Having that business workflow to application-to-system mapping can also drive the discussion around cost, adds Anderson. It gives executives a clear sense of the extent to which IT supports business, he says.
Kerns says a disaster recovery plan can be dissected in different ways. Depending on how fast you need to get a piece of your system back up and run, companies can look at recovery sites that are cold, warm or hot. Not every business application is as critical as the next.
4. Get the message out
Consistent communication is another key element that’s often overlooked. Business needs IT’s par-ticipation and IT needs plenty of time and access to resources.
“You have to have that executive-level buy-in or you’re probably going to put up a facade of a plan without investing in the resources,” says Kerns.
“And the people who come up with the plan have to engage the people who are running IT operations,” he adds.
On another level, no one ever wants to talk about the gap in perceptions and expectations of recovery time, says Anderson.
He says most business units believe their IT systems can be backed up within hours, while IT will estimate a couple of days and an actual assessment of the technology will reveal a further gap.
It’s not only about communicating business requirements to the IT people, says Saxton. Sometimes it’s just being able to get in touch with people when something goes wrong.
5. Fail your test
Like any type of planning exercise, you have to test it and test it and test it again.
Saxton says there is very little in the way of full end-to-end testing for applications across multiple platforms. “This is a big area where more testing needs to be done, with a more rigorous, more integrated approach and a stronger level of governance around it,” he says.
And don’t test to pass; you have to test to fail, says Anderson. “If it fails, only then can you understand what to fix.”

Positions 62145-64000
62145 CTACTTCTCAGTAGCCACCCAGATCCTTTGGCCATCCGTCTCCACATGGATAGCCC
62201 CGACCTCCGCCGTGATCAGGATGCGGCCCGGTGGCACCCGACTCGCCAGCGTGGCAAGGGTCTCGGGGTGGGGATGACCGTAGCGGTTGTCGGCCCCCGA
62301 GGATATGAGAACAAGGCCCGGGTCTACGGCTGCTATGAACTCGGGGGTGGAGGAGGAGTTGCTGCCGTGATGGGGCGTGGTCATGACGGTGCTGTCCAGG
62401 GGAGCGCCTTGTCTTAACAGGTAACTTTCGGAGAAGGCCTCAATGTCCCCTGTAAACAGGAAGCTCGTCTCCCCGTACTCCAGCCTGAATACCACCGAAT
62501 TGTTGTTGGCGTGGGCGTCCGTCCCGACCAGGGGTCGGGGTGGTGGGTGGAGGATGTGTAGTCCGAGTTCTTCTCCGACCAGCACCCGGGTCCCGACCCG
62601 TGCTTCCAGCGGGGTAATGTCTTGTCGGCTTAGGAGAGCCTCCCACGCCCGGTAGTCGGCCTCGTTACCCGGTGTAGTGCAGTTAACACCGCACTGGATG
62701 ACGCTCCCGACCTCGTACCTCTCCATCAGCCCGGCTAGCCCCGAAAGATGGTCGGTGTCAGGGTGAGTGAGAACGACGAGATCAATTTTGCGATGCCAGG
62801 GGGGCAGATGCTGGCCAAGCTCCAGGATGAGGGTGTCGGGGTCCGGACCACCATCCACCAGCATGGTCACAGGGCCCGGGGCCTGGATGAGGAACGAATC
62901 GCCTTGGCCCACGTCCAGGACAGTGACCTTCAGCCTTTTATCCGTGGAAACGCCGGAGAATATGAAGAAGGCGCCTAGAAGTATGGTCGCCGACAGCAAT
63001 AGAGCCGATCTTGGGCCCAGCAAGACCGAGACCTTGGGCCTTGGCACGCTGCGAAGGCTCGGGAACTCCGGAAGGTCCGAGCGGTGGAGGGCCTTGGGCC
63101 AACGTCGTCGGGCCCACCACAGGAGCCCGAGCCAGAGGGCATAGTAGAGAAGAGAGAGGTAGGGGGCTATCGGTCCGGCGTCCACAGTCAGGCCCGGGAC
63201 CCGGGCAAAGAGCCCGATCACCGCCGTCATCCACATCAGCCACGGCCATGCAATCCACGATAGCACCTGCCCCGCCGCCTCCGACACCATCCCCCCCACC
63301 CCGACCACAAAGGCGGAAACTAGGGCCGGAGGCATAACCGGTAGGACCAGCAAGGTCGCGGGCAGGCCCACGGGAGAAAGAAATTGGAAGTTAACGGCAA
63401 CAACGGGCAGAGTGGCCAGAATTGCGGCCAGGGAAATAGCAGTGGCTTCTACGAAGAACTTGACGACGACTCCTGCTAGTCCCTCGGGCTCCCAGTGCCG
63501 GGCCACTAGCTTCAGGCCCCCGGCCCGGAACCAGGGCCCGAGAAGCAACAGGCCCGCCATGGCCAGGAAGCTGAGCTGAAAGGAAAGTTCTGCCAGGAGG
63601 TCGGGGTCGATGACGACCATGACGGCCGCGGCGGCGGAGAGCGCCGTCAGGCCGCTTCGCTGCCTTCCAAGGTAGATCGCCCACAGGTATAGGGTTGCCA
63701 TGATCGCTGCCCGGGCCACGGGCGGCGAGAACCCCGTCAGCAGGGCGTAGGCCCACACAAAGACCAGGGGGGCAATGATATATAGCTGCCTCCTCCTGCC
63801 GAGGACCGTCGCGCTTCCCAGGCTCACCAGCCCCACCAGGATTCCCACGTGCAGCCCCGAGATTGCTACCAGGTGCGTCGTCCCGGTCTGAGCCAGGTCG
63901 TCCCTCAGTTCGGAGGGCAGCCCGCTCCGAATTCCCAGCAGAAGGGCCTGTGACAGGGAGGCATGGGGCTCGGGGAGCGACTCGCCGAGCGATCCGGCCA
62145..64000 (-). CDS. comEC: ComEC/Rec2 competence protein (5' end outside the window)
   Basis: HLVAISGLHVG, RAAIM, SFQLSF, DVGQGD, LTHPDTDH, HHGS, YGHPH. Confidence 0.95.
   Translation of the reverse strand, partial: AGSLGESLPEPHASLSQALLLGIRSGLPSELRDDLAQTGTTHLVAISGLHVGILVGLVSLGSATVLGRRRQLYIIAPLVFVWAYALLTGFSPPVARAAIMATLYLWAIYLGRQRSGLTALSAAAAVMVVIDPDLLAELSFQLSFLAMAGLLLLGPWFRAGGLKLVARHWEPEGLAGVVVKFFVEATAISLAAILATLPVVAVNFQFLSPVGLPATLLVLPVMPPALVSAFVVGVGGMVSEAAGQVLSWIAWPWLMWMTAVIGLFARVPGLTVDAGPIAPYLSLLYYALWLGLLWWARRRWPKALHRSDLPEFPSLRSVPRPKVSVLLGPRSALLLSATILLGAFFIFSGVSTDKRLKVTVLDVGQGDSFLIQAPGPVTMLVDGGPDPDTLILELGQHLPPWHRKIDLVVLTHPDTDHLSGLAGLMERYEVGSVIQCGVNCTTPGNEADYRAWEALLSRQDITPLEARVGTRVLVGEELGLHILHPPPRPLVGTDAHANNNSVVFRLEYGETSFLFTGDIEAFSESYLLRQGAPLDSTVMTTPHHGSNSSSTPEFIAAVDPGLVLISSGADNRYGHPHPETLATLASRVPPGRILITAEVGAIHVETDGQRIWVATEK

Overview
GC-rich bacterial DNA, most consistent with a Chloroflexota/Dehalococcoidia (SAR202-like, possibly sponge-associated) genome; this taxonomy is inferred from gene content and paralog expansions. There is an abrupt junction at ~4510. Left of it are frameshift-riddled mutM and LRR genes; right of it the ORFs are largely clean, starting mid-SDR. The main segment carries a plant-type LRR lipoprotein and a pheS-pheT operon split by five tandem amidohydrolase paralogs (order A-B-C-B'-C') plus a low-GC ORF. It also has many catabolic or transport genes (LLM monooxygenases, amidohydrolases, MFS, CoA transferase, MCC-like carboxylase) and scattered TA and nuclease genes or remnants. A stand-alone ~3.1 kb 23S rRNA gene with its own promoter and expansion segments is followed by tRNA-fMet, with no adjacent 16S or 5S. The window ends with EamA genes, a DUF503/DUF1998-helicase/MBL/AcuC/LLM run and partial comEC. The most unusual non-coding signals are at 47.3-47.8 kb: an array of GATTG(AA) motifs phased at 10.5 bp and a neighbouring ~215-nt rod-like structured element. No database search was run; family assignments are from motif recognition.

Saxton says many organisations think they’re in a better position than they really are. “One of the biggest drawbacks is this pass-fail mentality. It doesn’t help to set yourself up to pass.”
You have to make sure it all fits together and there are no holes in it, says Kerns. “A lot of people put some effort into developing a plan so they can check the box and say they have a plan,” he says. “But forced into a true recovery situation, most companies would find their plans haven’t been updated and they’ve never been through a full-blown test.”
6. Keep up with change
Disaster-recovery planning is not a one-time event. As your IT system evolves with new applications, upgrades and configuration changes, these changes will likely affect your recovery plan.
“Keep your technical recovery capabilities consistent with the latest production configurations,” says Saxton.
As new technologies and applications are added, they frequently don’t get copied over and the recovery side of things quickly falls out of date, he says. Change management processes and the application development lifecycle need to take recovery into account.
“You have to keep rolling these things through so that you’re prepared.”